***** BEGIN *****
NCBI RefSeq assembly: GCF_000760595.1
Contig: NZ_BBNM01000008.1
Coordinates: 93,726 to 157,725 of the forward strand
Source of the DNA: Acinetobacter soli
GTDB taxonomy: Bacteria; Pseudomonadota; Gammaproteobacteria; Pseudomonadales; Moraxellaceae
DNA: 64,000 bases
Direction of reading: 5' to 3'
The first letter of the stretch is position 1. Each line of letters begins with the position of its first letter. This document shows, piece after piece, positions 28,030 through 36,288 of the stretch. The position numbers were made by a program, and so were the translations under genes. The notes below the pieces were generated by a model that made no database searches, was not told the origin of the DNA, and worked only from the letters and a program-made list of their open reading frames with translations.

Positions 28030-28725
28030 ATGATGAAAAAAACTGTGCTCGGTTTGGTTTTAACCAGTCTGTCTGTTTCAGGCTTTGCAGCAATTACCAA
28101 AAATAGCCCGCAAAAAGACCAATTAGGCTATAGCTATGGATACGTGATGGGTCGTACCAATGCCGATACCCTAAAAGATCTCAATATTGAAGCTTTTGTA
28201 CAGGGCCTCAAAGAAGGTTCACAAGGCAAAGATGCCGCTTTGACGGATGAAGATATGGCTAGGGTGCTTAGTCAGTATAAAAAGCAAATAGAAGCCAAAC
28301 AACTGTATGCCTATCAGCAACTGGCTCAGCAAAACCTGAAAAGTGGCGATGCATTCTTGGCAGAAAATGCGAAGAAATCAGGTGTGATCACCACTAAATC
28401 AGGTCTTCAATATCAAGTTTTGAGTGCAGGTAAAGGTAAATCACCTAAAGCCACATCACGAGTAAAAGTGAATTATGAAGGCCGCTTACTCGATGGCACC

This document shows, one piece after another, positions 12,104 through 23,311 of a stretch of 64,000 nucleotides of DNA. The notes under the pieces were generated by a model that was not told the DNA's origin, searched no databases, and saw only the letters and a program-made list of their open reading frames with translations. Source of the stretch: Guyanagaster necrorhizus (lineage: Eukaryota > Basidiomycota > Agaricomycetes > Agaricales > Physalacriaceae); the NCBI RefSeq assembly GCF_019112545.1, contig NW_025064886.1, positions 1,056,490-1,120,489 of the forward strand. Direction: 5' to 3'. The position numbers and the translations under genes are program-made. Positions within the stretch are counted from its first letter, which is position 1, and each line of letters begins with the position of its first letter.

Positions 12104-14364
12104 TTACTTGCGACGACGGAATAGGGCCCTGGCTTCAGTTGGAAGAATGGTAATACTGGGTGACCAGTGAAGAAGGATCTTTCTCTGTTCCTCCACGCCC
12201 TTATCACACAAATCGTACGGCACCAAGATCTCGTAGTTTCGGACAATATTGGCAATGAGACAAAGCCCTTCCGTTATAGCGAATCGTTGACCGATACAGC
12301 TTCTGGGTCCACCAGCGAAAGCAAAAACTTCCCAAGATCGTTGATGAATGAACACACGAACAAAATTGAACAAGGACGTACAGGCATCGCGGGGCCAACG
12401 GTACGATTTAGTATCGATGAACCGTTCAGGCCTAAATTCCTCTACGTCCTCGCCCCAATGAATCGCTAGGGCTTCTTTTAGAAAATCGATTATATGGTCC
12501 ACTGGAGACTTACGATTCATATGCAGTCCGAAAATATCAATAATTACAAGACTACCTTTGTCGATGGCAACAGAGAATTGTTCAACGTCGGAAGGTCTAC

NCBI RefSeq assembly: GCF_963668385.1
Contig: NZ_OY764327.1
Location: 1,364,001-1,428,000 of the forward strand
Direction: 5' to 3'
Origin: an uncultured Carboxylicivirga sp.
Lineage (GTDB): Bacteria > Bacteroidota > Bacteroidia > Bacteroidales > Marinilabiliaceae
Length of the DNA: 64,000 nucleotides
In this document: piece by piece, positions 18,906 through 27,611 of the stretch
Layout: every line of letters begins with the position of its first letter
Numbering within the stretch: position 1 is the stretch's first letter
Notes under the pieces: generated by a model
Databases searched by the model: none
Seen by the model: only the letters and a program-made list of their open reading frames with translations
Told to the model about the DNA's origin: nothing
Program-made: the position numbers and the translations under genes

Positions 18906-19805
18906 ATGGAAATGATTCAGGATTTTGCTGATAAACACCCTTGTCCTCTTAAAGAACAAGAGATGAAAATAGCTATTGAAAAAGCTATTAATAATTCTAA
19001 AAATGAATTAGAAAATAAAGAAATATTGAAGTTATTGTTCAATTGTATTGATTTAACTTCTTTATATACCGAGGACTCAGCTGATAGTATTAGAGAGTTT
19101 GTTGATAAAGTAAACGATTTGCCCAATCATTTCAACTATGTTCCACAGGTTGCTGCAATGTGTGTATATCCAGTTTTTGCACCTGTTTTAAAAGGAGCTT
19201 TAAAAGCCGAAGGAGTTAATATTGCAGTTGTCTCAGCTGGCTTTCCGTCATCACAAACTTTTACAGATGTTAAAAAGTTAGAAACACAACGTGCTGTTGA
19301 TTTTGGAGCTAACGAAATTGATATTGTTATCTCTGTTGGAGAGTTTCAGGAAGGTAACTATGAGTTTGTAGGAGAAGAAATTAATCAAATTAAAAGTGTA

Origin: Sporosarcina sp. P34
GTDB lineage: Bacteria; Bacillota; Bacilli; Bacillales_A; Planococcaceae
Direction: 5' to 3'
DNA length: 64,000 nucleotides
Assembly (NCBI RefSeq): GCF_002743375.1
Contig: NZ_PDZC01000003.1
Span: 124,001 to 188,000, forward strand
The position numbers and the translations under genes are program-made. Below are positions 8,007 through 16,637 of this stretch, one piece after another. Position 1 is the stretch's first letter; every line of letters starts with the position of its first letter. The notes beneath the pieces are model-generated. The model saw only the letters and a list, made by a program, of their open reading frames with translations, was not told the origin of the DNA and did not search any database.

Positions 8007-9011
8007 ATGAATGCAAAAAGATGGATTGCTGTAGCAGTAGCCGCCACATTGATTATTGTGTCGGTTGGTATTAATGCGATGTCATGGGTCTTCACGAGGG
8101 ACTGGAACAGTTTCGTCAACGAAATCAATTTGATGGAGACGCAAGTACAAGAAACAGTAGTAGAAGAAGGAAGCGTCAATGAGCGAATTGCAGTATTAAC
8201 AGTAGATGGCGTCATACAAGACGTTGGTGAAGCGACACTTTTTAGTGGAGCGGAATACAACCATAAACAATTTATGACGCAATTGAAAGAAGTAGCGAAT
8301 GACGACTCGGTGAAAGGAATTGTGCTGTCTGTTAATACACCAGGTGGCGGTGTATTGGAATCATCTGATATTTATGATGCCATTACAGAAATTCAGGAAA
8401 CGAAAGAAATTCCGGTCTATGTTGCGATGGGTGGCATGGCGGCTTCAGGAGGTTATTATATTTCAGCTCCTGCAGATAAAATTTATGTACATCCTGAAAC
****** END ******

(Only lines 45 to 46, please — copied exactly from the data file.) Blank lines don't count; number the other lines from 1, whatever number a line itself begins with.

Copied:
Direction: 5' to 3'
DNA length: 64,000 nucleotides